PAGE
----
Special Needs and Senior Dogs Rock: They, Too, Need Love

Rocky’s humans wanted him “put down” because he was too old, but a shelter said “no”

We believe that our aging, disabled, and injured pets are family and deserve to live happy healthy lives.

“Despite his issues from his past life, though, all Rocky really wanted was love and attention, something he’d never been given during his first 10 years of life.”

In a previous essay called “Hospice For Dogs: Let Them Have Whatever They Want and Love” I stressed that we must do the very best we can for the nonhuman animals (animals) who depend on us for our goodwill and for having their best interests in mind. I focused on dogs, noting that our obligation to do all we can for them applies to individuals of all ages. In response to this essay I received a number of very supportive emails, including one from Lisa Murray, Marketing and Public Relations Director for Walkin’ Pets, in which she wrote, “I too went against my vet’s advice and gave my 14 year-old dog everything in the world she wanted to eat — and she lived 10 months beyond my vet’s dire predictions!”

Source: Lisa Murray, Walkin’ Pets

A few other people asked me what I thought about animals who didn’t need hospice, but rather were living compromised lives because they were aging, disabled, or injured. And, just as I was beginning to outline this brief essay, I came across an article by Caitlin Jill Anders titled “Family Asks Shelter To Put Down Dog For Being ‘Too Old’” that sickened me. Ms. Anders’ piece is about a dog named Rocky and it began, “After living his entire life with the same family, Rocky was brought to a big public shelter in Texas, and his family told the shelter it was because he was ‘too old.’ Before they left, they even asked the staff at the shelter to put Rocky down — but the shelter staff could see that Rocky still had so much life left in him, and refused to fulfill that request…Despite his issues from his past life, though, all Rocky really wanted was love and attention, something he’d never been given during his first 10 years of life.” Sadly, senior dogs over seven years of age are often the highest-risk group at shelters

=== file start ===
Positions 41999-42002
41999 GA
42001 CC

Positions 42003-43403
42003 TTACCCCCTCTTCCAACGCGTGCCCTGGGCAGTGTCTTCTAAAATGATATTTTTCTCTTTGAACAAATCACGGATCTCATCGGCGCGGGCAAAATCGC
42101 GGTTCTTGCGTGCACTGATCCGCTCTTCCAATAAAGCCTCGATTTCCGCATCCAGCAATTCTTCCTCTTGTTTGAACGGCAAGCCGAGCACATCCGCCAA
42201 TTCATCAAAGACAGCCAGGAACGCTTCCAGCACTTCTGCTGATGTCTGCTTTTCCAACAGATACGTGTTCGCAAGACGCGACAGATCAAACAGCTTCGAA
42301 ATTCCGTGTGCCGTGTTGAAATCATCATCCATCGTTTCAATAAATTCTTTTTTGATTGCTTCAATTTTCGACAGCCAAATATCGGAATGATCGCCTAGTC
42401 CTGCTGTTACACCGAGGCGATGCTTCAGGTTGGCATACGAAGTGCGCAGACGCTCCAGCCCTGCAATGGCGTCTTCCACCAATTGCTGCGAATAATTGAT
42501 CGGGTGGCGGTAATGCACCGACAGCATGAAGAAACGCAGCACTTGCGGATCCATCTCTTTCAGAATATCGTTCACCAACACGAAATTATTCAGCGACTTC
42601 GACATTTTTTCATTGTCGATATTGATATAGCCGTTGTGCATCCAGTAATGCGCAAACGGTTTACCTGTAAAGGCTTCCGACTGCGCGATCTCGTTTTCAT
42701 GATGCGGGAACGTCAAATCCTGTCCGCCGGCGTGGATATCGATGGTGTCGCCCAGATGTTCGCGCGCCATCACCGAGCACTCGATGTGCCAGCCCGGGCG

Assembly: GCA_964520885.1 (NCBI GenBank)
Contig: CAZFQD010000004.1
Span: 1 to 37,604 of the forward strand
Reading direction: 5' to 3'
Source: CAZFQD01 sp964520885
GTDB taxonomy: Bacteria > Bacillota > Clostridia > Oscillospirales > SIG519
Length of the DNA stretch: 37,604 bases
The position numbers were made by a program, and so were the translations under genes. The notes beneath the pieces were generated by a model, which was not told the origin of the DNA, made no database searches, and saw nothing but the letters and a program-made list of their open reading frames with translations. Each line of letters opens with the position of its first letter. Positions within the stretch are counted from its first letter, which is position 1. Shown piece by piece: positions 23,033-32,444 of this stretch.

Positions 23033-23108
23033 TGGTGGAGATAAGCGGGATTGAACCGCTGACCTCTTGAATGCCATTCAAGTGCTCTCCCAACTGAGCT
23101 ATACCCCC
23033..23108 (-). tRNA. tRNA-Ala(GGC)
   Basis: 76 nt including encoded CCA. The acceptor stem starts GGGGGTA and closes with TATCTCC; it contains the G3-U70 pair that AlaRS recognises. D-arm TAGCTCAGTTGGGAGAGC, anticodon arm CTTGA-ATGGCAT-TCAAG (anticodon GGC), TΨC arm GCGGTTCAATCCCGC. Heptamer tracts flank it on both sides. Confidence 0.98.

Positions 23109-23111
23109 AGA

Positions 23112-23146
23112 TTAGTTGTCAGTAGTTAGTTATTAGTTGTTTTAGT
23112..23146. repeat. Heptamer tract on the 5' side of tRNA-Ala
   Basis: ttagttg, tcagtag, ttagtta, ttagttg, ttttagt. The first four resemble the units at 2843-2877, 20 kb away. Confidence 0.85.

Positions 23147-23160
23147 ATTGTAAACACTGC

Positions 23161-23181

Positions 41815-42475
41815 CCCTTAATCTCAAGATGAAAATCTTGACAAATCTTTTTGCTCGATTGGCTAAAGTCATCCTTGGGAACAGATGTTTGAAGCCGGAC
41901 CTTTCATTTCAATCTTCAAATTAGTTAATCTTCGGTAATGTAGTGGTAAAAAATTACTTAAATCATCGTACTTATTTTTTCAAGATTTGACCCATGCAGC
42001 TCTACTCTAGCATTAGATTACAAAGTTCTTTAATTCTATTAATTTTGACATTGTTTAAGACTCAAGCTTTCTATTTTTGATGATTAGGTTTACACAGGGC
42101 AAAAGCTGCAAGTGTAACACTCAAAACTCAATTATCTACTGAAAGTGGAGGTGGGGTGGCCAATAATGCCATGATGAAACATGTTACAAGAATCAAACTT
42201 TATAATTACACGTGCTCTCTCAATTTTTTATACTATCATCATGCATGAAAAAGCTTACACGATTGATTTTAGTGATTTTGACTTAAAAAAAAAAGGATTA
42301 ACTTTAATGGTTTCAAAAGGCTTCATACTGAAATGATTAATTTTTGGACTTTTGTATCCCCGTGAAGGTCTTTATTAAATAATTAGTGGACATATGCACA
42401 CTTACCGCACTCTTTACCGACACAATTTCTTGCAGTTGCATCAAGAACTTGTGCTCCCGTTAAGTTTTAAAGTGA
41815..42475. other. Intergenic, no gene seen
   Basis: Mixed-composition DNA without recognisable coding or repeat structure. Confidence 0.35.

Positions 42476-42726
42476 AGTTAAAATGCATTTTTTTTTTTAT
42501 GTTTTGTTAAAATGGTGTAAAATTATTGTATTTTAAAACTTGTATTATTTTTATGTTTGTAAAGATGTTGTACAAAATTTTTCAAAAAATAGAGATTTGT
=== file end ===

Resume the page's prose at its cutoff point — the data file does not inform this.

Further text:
Ms. Murray’s note piqued my interest in dogs who don’t need hospice, but rather are living compromised lives for any number of reasons, including neglect — aka abuse — by their humans that was experienced by Rocky. So, I visited the website for HandicappedPets.com whose leader reads, “We believe that our aging, disabled, and injured pets are family and deserve to live happy healthy lives,” and I was stilled and got slightly teary. I knew that products were available for dogs living compromised lives, but I didn’t know the scope of what is readily available for dogs suffering from all sorts of conditions. I then went to their blog where I read essays titled “Finding a Path to Adopting Special Needs Dogs,” “Beautiful Bonds Between Disabled Dogs and Their Humans,” “Happiness Found in Adopting the Harder-to-Adopt Dogs,” and “A Heart for Disabled and Senior Dogs.” I can’t say anything more than to strongly encourage you to go there and read these and other pieces.

Ms. Murray also suggested that I look at a music video called “TO THE PETS” the description of which is “Just a bunch of pets having fun with some Walkin’ Pets folks who help pets get rollin’!” Not only do I highly recommend that you also watch this video and share it widely, but I can’t imagine that you won’t laugh and cry when you see these dogs living the dream.